Elon Musk warns of margin debt over the risk of a ‘mass panic’ in the market

SpaceX CEO Elon Musk at the 2022 Met Gala.

  • Elon Musk warned against borrowing against the value of one’s own securities because of the risk of a “mass panic” on the stock market.
  • The Tesla CEO raised billions of his own money when he bought Twitter for $44 billion earlier this year, leaving the company $13 billion in debt.
  • Musk’s bankers are considering replacing some of the high-interest debt he’s deposited on Twitter with new margin loans backed by Tesla stock.
  • For more financial news go to News24 Business front page.

Billionaire Elon Musk has warned against something he has done himself – borrowing against the value of his own securities – because of the risk of a “panic” in stock markets.

“I would really advise people not to have margin debt in a volatile stock market, and you know, from a cash standpoint, keep the powder dry,” Musk said in the Everything in it Podcast released on Friday. “Some pretty extreme things can happen in a declining market.”

The Tesla CEO raised billions of his own money when he bought Twitter for $44 billion earlier this year, leaving the company $13 billion in debt.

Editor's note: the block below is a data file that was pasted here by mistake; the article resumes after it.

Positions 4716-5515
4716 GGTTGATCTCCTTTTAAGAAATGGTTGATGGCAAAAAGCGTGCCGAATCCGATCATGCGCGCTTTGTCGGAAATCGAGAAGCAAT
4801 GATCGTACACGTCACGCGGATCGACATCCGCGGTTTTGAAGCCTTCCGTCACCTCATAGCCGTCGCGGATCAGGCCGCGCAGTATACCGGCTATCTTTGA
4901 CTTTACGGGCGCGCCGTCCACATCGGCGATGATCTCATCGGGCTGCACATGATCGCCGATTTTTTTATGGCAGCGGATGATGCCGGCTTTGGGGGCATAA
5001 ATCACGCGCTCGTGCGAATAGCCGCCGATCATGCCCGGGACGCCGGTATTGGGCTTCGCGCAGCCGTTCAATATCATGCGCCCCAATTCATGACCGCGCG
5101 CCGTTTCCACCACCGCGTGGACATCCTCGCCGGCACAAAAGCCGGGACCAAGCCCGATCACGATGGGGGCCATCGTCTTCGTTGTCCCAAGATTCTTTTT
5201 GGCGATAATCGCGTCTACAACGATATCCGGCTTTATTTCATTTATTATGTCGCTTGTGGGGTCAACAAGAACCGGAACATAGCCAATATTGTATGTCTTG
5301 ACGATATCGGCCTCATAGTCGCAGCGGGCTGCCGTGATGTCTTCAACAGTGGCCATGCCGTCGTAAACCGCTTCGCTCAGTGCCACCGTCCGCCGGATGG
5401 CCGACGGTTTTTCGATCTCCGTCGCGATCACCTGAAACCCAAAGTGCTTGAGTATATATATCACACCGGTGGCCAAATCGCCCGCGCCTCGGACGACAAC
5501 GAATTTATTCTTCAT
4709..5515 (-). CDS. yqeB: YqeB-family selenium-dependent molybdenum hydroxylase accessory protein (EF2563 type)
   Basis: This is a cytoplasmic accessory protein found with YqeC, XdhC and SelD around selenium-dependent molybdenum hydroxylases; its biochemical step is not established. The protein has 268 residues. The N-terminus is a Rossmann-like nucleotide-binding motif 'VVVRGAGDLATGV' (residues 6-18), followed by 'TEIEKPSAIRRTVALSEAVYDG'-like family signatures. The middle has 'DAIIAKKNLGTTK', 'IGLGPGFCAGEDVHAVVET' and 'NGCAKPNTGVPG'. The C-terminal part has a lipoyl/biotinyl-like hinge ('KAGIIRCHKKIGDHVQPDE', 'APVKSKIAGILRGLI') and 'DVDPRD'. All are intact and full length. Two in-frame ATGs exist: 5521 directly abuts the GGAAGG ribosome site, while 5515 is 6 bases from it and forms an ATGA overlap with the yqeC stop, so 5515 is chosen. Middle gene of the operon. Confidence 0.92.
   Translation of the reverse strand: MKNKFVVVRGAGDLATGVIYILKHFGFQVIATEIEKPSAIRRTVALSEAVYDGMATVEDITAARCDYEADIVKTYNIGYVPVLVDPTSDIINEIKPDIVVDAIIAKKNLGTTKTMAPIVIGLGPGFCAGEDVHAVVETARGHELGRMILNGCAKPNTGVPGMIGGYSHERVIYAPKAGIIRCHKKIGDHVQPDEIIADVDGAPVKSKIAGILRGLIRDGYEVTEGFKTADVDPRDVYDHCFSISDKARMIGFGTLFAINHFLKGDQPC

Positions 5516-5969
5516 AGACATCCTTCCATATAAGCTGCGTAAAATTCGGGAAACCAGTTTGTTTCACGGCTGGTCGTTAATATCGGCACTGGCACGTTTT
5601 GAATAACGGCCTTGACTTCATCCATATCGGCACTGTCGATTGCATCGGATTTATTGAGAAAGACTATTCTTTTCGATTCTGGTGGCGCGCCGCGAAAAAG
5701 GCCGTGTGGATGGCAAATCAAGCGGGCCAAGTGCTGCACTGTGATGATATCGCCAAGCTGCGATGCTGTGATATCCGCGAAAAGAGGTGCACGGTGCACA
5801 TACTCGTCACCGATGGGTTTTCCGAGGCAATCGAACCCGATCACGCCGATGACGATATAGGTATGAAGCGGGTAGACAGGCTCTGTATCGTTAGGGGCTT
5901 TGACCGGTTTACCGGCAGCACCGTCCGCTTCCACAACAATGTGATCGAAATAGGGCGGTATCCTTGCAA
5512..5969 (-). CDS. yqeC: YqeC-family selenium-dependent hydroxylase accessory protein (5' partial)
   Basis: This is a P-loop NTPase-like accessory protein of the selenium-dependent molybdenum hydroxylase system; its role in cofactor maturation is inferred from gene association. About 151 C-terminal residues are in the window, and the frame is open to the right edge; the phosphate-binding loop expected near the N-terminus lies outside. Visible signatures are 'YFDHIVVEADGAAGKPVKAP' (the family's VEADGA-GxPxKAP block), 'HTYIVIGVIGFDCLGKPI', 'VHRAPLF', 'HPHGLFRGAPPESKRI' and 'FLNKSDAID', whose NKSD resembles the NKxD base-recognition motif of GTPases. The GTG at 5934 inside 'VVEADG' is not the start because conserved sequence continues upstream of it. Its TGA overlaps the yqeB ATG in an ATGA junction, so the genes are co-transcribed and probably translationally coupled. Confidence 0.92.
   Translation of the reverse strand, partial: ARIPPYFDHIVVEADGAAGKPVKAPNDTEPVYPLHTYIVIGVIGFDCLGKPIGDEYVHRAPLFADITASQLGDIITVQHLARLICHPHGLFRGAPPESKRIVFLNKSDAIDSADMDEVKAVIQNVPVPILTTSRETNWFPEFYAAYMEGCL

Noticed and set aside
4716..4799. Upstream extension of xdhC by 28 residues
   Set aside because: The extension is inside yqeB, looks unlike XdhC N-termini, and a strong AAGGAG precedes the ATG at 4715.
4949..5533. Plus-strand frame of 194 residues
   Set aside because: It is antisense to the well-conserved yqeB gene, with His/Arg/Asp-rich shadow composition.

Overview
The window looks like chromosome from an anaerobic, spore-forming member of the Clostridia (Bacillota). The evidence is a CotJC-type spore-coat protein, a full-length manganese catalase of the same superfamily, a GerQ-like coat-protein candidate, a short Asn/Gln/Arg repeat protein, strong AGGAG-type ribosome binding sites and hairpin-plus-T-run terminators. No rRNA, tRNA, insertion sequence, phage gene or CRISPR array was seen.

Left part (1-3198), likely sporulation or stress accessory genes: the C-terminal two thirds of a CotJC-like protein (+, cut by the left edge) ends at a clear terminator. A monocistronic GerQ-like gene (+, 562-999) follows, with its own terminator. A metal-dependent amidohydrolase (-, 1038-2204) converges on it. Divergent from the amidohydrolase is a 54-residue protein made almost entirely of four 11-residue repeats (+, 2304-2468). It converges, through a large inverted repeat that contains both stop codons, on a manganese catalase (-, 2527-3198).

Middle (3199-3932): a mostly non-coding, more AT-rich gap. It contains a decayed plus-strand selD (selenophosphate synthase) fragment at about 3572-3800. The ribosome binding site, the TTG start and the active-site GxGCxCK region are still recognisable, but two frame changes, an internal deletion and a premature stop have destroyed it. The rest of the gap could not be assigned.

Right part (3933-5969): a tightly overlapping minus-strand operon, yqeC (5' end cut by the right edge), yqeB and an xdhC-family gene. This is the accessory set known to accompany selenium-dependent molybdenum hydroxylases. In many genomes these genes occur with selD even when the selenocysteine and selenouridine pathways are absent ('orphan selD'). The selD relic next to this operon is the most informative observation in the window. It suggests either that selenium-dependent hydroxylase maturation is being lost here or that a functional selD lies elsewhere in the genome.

READ | Twitter users vote for Elon Musk’s resignation as CEO

Bloomberg News has reported that Musk’s bankers are considering replacing some of the high-interest debt he has deposited on Twitter with new margin loans backed by Tesla stock that he would be personally responsible for repaying.

He also sold nearly $40 billion worth of Tesla stock, a move that helped propel the stock to a two-year low. Following the recent selling, Musk said again this week that he would stop selling shares, adding that the hiatus could last about two years.

READ | OPINION | Elon Musk has a “super bad feeling”. Should everyone?

The warning, at least Musk’s second this month, is tongue-in-cheek as the billionaire has previously pawned his Tesla shares. Musk had pledged 92 million Tesla shares as collateral as of December 2020, according to an April 2022 SEC filing.

During the podcast, Musk also reiterated his belief that a recession is overdue for the economy and that the slowdown could resemble the magnitude of 2009.

“My best guess is that we’ll have stormy weather for a year to a year and a half, and then dawn breaks around the second quarter of 2024, which is my best guess,” Musk said. “Booms don’t last forever, but neither do recessions.”

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